7. Control

A parent should offer a toddler a bit of control. For example, if they like dressing themselves, let them choose what color they will wear for the day. It will help the child to have a sense of control which will appease them.

8. Safety

Keeping a toddler’s home environment is safe. If there are things that they do not need to get into, they should be moved to an area where the toddler cannot reach them.

9. Never Give In

One of the most common parenting mistakes I have made is giving in. If my child was screaming at the store for a treat, I often just caved in so they would be quiet. Soon I learned that they took advantage of this. When my child decided to throw a tantrum, I said no and then removed them from the store. While it is inconvenient, it was well worth it to drive home my point of no.

10. Calm

One of the biggest things toddlers will feed off of is stress. They can sense it, and they will most definitely take advantage of it. So parents need to keep calm and never ever lose their cool.

What Comes After The Terrible Twos?

The terrible twos might last and go into the terrible threes. However most of the time by the age of four, the terrible years should be behind you.

Obviously, parenting challenges won’t be over with the end of the terrible twos. Your preschooler will bring you new surprises that you will have to embrace.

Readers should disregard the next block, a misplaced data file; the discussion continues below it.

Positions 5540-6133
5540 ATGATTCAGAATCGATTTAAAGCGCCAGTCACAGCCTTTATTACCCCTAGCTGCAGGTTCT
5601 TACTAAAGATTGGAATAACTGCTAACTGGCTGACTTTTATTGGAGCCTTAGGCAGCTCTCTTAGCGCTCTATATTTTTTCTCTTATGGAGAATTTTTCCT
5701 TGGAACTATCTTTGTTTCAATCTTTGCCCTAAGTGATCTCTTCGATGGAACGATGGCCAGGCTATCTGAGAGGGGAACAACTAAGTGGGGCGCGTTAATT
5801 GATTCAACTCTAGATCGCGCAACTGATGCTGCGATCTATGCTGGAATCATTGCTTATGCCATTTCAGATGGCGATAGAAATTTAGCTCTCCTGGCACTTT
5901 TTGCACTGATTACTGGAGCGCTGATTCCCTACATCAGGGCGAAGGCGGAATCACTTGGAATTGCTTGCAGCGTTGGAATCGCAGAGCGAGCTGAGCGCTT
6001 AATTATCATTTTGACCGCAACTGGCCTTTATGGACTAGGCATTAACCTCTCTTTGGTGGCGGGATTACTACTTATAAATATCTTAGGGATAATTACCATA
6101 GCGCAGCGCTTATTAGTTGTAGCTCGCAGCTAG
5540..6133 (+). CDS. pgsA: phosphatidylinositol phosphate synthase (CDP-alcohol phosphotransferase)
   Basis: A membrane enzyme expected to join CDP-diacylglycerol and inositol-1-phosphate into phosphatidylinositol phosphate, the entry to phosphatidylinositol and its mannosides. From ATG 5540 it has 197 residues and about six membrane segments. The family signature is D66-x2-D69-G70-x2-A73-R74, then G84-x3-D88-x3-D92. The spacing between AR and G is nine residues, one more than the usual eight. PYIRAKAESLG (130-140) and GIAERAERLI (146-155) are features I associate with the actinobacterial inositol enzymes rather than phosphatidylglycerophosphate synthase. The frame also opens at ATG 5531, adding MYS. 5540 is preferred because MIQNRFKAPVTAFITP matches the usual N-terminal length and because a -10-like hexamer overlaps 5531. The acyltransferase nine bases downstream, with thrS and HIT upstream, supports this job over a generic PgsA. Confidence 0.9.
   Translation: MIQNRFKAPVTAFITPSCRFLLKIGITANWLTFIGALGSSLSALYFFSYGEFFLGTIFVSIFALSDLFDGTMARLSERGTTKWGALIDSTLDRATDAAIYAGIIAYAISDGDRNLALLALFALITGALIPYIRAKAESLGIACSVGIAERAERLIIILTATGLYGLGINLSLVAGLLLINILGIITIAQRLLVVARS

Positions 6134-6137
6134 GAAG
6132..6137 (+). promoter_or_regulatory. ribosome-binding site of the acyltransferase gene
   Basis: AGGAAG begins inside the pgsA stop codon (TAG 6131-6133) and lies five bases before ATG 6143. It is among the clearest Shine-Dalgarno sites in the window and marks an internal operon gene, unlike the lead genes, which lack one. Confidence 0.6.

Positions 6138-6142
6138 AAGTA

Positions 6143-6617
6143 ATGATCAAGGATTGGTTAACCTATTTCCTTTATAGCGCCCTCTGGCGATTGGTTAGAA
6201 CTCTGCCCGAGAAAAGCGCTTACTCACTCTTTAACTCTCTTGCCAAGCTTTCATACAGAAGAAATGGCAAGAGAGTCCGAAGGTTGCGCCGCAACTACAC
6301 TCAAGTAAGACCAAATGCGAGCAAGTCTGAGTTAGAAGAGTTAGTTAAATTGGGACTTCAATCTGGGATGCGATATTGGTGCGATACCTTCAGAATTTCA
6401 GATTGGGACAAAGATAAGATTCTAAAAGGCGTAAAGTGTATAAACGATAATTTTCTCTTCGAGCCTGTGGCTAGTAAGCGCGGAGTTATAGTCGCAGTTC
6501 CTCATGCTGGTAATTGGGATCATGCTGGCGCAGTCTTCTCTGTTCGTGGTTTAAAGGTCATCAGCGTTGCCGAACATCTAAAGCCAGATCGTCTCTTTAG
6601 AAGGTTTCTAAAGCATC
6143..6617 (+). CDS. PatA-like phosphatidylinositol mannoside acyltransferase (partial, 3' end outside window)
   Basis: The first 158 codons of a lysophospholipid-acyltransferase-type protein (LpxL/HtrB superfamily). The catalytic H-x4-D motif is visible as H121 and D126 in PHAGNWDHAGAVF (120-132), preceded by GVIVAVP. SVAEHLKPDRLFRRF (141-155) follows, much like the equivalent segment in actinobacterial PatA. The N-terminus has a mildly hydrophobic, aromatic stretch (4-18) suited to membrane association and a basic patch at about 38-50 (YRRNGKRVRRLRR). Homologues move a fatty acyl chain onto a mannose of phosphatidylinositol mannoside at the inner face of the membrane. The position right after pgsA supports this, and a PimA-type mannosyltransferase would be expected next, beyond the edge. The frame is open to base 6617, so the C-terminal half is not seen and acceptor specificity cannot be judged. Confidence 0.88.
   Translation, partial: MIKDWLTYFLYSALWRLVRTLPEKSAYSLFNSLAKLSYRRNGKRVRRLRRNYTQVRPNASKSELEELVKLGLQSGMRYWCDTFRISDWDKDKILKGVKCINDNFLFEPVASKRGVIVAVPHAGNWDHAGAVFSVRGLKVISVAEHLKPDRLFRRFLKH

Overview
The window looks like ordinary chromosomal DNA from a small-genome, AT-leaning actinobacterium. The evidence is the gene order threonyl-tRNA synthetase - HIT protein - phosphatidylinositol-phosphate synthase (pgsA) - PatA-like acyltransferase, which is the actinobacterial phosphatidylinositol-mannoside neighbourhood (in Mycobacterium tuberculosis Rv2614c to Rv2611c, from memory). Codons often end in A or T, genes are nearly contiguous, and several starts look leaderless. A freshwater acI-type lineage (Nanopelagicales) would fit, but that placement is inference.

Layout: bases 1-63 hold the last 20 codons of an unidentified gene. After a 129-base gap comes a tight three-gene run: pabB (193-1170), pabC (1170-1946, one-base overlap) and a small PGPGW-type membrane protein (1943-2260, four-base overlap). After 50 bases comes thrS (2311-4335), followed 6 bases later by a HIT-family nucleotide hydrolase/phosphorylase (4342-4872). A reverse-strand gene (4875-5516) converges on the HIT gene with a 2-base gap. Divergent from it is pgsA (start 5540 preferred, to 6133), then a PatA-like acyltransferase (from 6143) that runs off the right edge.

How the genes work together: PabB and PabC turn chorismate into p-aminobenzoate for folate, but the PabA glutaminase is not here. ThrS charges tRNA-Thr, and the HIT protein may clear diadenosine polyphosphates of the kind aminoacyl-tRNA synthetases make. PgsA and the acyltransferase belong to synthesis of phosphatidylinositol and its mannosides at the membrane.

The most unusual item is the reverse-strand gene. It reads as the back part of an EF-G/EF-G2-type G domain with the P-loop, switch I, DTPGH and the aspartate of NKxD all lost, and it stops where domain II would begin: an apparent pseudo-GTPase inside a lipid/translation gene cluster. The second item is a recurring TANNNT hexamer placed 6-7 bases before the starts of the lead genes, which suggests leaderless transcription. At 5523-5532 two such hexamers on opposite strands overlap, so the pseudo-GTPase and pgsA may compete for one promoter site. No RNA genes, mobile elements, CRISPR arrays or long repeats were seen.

When Do The Terrible Twos Start And How Long Do They Last: To Sum It Up

While the terrible twos can be terrible, there are things that parents can do to help minimize the issues that come with it. Knowing what to expect will help parents to be able to prepare and deal with situations better. I know if I ever have any more children, I will do things differently regarding the terrible twos. I will work on staying calm, distracting more, and helping my little one grow.

You may also be interested in reading the following articles:

How To Deal With  Temper Tantrums In 3-Year-Olds?

Why Your Toddler Prefers Mom Over Dad?

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  1. My first child the terrible twos started around 1.5 years and haven’t stopped. My second never had them. I think it’s very dependant on the child and not necessarily a certain stage of parenting. Good luck!